RIVIERA BEACH, Fla. — In a cavernous warehouse decked out in red, white, and blue, masked workers sorted the two pages of completed ballots into piles and counted the sheets.
A few feet away, more ballots flew through high-speed tabulators, rustling in the air as the machines inhaled their data.
And inside a meeting room, the Palm Beach County Canvassing Board examined a small dot inside one bubble on a ballot, trying to determine whether it was an attempted vote or just an errant mark.
This wasn’t some past election night; it was one morning this week. The flurry of activity was made possible by a pre-pandemic state law that allows absentee ballots to be tallied 22 days before Election Day, although the results cannot be released. The extra processing time is one reason why Florida — yes, that Florida — just might be able to offer the nation something that could be elusive when the polls close on Nov. 3.
“On election night, you have a chance of actually getting your results,” said Wendy Sartory Link, the Palm Beach County supervisor of elections.
As the nation lurches toward an election complicated by potentially record-breaking turnout, a massive expansion of mail-in voting because of the pandemic, and the ever-present possibility of court decisions changing the rules at the last minute, elections experts are steeling the public for days or weeks of uncertainty about the winner as the counting drags on.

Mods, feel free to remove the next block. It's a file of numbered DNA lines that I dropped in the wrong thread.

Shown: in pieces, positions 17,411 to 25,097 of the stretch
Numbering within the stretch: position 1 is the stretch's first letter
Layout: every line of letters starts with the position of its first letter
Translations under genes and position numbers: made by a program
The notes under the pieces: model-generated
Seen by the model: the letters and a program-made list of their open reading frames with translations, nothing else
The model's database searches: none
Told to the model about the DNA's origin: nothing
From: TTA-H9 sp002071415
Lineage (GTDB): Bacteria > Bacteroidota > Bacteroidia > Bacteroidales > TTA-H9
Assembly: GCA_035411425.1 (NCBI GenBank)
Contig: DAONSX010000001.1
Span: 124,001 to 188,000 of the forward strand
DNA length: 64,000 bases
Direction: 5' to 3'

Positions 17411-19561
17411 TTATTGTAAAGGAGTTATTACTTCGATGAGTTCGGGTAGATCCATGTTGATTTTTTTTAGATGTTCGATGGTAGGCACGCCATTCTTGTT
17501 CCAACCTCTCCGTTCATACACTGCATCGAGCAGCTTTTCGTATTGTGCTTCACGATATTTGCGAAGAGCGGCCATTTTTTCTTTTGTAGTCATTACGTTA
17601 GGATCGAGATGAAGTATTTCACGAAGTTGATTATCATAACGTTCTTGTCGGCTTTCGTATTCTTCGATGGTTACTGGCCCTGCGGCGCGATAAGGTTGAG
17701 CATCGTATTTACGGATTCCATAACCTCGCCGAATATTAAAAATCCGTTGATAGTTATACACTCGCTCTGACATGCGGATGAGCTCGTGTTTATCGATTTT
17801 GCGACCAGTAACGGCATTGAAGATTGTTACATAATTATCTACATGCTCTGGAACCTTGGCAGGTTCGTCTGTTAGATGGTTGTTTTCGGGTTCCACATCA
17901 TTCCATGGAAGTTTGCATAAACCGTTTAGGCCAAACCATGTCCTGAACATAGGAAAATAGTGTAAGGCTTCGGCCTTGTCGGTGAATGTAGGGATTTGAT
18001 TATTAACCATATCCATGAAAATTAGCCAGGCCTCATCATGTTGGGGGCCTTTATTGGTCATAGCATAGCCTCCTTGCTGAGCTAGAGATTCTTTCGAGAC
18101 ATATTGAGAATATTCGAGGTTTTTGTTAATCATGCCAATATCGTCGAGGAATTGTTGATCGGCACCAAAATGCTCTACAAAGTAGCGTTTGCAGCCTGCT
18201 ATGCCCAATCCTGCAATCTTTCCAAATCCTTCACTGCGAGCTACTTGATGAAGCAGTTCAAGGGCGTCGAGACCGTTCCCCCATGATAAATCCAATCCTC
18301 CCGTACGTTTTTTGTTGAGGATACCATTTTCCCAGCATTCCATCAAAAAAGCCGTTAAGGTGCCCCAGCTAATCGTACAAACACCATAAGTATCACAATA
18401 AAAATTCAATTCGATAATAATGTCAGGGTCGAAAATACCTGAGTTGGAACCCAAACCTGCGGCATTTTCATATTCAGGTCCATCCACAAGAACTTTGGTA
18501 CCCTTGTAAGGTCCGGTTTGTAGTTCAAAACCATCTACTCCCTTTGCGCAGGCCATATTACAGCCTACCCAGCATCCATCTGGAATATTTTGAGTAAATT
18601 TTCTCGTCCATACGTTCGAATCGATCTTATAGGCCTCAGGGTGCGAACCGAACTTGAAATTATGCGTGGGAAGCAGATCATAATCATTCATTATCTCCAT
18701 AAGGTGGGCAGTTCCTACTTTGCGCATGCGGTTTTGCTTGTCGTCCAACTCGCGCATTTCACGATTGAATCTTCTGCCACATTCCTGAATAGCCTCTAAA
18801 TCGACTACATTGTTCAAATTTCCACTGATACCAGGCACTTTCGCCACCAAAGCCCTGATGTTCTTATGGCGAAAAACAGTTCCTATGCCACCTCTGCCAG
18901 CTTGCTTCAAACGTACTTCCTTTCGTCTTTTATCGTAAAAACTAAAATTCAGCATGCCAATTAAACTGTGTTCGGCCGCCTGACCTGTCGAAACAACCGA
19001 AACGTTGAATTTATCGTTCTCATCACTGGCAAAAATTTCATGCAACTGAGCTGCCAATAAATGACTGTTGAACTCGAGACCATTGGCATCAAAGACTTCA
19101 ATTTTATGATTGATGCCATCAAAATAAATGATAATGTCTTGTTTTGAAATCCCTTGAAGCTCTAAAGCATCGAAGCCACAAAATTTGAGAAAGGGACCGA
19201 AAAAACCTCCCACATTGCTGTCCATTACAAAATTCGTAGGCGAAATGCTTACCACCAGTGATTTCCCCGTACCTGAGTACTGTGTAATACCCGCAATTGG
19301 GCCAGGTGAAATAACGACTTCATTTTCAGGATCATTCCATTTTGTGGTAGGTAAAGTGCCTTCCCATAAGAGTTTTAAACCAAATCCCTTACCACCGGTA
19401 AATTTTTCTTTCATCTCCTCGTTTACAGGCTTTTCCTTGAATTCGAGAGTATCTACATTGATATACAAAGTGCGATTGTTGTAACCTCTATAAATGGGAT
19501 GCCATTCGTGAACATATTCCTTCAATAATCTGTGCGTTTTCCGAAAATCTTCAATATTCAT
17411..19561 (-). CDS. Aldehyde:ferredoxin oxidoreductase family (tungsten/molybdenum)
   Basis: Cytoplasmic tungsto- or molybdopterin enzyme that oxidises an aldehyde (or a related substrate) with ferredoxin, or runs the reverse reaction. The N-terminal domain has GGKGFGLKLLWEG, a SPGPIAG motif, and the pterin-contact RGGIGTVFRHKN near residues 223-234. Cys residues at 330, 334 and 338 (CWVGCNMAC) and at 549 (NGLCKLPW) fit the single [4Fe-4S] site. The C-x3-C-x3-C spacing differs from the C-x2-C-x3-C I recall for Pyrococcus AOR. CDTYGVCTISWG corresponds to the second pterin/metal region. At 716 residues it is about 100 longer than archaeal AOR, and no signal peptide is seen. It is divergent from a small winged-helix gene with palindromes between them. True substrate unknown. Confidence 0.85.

But when it comes to election night, all swing states are not created equal. Wisconsin, Pennsylvania, and Michigan can’t tally a single absentee ballot before Nov. 3, and it could be days or weeks before it’s clear who won them.
Florida, however, is in a different group of swing states that President Trump won in 2016, along with Arizona and North Carolina, that are allowed to start their homework early and expect to post the results from millions of mail-in ballots shortly after the polls close. That means they could actually offer some clarity amid the uncertainty, especially as Election Day totals are added as the night goes on. The majority of states allow ballot-processing ahead of time, including the largest one, California, where it started 19 days before Election Day.